Convicted ex-minister seeks to return to Israel as doctor
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Convicted ex-minister seeks to return to Israel as doctor

Gonen Segev had his license revoked and left the country in 2007 following convictions for drug smuggling and fraud

Former energy minister and Tzomet/Yiud Knesset member Gonen Segev, who was convicted in 2005 of drug smuggling, forgery and fraud. (Saar Yaakov/GPO)
Former energy minister and Tzomet/Yiud Knesset member Gonen Segev, who was convicted in 2005 of drug smuggling, forgery and fraud. (Saar Yaakov/GPO)

Former Israeli minister Gonen Segev, who left the country in 2007 after serving several years in prison for attempting to smuggle drugs, has requested that the Health Ministry reinstate his medical license in order to return to Israel, Army Radio reported Tuesday morning.

Segev had his medical license revoked following his conviction and has lived abroad for the past nine years. Now he is requesting that Health Minister Yaakov Litzman pardon him so he can begin working again as a doctor in Israel.

“Gonen Segev is asking to return to the country since he feels like he is serving an endless punishment,” Segev’s attorney Yoram Pomerantz told Army Radio. “He did what he did, nobody can argue otherwise, but many years have passed since.”

Pomerantz said Segev has been working as a doctor in Nigeria. “He even received an official appreciation letter from the head of security at the Foreign Ministry, for saving the life of an Israeli member of the diplomatic delegation,” he said.

Shas party leader Aryeh Deri speaks during a party faction meeting at the Knesset, May 23, 2016. (Miriam Alster/Flash90)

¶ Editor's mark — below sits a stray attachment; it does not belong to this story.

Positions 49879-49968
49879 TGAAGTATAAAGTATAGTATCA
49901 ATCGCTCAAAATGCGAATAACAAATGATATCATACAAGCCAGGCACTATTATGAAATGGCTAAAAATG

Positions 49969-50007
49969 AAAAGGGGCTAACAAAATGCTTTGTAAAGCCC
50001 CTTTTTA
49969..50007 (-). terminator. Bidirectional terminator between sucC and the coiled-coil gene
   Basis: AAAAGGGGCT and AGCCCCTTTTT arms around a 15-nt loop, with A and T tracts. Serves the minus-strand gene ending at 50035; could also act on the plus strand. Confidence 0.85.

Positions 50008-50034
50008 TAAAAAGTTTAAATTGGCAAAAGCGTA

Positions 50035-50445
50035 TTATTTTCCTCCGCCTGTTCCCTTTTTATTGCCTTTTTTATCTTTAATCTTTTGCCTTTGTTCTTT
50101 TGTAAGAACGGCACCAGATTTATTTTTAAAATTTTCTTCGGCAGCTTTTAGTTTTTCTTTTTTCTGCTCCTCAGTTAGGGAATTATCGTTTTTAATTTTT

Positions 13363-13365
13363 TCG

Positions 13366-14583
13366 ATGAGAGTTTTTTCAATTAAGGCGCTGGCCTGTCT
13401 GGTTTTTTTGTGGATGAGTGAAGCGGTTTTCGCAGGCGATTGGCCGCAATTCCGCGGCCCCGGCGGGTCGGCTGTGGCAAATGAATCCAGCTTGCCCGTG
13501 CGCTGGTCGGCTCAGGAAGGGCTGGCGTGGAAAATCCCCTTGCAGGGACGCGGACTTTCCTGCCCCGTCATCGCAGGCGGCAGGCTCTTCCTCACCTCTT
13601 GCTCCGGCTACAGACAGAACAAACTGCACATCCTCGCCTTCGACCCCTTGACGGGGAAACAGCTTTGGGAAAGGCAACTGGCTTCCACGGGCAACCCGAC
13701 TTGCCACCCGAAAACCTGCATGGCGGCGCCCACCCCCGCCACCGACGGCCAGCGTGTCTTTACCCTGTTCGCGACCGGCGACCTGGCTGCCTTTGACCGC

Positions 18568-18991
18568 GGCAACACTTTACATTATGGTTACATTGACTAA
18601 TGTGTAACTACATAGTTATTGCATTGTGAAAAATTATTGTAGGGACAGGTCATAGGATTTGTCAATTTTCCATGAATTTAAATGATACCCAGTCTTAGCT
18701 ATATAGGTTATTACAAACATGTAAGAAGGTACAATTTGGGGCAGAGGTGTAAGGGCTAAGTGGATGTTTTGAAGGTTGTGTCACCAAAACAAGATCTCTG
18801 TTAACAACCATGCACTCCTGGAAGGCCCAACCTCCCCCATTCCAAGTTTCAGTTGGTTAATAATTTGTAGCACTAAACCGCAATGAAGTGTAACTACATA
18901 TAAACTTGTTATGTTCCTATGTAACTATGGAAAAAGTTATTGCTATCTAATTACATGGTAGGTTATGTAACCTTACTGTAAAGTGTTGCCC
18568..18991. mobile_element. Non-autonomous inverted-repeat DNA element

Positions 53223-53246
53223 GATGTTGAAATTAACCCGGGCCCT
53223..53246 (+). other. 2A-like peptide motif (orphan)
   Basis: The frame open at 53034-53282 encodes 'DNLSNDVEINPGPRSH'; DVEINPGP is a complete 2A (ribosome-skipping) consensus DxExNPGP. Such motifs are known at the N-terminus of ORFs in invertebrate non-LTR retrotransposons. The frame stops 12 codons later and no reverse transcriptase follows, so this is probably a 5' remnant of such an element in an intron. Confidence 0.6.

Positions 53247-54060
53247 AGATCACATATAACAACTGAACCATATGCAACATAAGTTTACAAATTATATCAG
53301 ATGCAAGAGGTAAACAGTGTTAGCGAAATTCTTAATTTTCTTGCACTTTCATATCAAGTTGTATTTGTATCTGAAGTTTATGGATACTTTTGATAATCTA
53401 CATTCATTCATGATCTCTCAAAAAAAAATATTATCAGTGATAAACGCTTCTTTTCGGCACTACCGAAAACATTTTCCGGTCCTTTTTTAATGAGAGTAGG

Shas party leader Aryeh Deri speaks during a party faction meeting at the Knesset, May 23, 2016. (Miriam Alster/Flash90)

The attorney further argued that there were ministers who committed offenses and returned later to the government. He cited the example of current Interior Minister Aryeh Deri, who was previously jailed for bribery and yet returned to the very same ministerial position he held when he committed his crime.

Segev was born in Israel in 1956, and reached the rank of captain in the IDF. He then studied medicine at Ben Gurion University in the Negev and became a medical doctor.

He was elected to the Knesset in 1992, at the age of just 35, as part of Rafi Eitan’s now defunct Tzomet party.

He famously split from that party in 1994 and joined the short-lived Yiud faction along with two other Tzomet MKs. His vote was critical in passing the Oslo Accords in the Israeli parliament.

In 1995-1996, Segev headed the National Infrastructure Ministry (now known as the Ministry of National Infrastructures, Energy, and Water Resources), before quitting politics.

Segev then became a businessman, and was arrested in 2004 for attempting to smuggle 32,000 ecstasy (MDMA) tablets from the Netherlands into Israel. He also illegally extended his diplomatic license and committed several offenses involving use of credit cards.

The former minister was convicted in 2005 of drug smuggling, forgery and fraud. He received a five-year prison sentence as well as a $27,500 fine. He was released from prison in 2007 after a third of his sentence was cut due to satisfactory behavior in jail.

However, Segev could not go back to working as a doctor since his medical license was stripped from him shortly before his release. Segev appealed this decision to the Jerusalem District Court, but it was rejected.

Immediately following his release, Segev left the country and has since been working as a doctor and a businessman in Nigeria.

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